A case of Streptococcus canis bacteremia, osteomyelitis, sacroiliitis, myositis, and abscess Van Tol, A. L.; Tang, B.; Mackie, I. D.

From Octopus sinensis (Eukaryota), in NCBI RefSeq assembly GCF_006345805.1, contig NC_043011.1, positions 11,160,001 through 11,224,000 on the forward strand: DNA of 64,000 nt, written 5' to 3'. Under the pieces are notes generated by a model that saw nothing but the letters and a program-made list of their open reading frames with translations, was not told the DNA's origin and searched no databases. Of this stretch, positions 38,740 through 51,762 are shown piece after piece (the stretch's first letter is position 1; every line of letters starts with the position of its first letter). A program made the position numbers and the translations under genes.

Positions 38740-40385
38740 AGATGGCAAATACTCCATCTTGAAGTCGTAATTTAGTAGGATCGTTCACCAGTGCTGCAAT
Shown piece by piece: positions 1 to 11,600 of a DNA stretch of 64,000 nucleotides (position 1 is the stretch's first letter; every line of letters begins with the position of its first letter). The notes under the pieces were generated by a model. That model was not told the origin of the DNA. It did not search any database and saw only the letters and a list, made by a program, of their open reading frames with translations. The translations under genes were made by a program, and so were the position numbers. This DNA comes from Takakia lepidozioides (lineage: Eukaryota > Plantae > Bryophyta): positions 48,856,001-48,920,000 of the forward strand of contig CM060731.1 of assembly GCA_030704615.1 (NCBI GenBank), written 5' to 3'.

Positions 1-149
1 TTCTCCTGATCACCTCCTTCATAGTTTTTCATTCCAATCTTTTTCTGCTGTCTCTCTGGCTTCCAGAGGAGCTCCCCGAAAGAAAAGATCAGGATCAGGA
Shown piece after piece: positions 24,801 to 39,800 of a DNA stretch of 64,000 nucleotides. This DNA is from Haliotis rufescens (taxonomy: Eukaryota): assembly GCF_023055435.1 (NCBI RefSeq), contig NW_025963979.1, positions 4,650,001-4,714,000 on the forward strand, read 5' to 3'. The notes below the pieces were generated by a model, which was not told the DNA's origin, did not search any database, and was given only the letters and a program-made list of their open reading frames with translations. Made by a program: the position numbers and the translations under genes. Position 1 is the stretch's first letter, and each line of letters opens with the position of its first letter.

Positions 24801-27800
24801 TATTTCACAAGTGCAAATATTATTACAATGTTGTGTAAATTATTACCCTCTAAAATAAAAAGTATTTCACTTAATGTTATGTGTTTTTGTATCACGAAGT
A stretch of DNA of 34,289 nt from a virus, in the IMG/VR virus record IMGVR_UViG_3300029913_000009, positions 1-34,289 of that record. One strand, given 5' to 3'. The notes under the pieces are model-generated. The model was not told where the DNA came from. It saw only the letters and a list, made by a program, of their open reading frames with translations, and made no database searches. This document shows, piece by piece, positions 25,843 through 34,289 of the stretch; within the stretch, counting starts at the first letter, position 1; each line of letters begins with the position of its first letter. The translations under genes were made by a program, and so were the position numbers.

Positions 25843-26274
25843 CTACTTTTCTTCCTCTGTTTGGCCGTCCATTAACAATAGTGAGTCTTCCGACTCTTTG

Background: Streptococcus canis is a group G beta-hemolytic Streptococcus species which normally resides on the skin and mucosal surfaces of dogs. Although it rarely causes infection in humans, our case and review of relevant literature demonstrate that this multi-host pathogen may be responsible for metastatic infection. We present an appropriate management strategy in such cases. Case presentation: A previously healthy 26-year-old male presented to the emergency department with a 2-day history of erythema, pain, and swelling of the left ankle and foot, consistent with acute cellulitis. The patient was initially discharged home with a plan to complete a course of IV cefazolin as an outpatient, but later recalled after two sets of blood cultures grew gram positive cocci. Blood cultures speciated as Streptococcus canis. This was performed by identifying beta hemolytic strep on blood agar, then typed as Lancefield group G, followed by MALDI-TOF which distinguished S. canis. History was unremarkable except for a 2-week history of lower back pain precipitated by a wrestling injury. There was no canine bite or scratch wound, although the patient lives with a dog. CT spine was obtained which demonstrated right piriformis myositis and S1 osteomyelitis. MRI additionally demonstrated right erector spinae myositis, right sacroiliitis, and multiple collections in the right posterior paraspinal soft tissues. Transthoracic echocardiogram did not demonstrate valvular vegetations. The S. canis isolate was pan-susceptible and the patient was ultimately discharged home and completed a 8-week course of IV penicillin G. After completion of therapy, his symptoms, repeat imaging, and biochemical markers suggested resolution of infection on follow-up. Conclusions: We suggest that management of S. canis bacteremia should involve consideration of screening for metastatic infection and infectious diseases consultation. However, despite its potential for systemic involvement, S. canis is often susceptible to narrow spectrum antibiotics, and may be treated with penicillins. Key Points 1. S. canis does not require a clear portal of entry to cause infection 2. When S. canis infection is identified, screening for sites of metastatic infection should be considered 3. S. canis infection is typically susceptible to narrow-spectrum antibiotics
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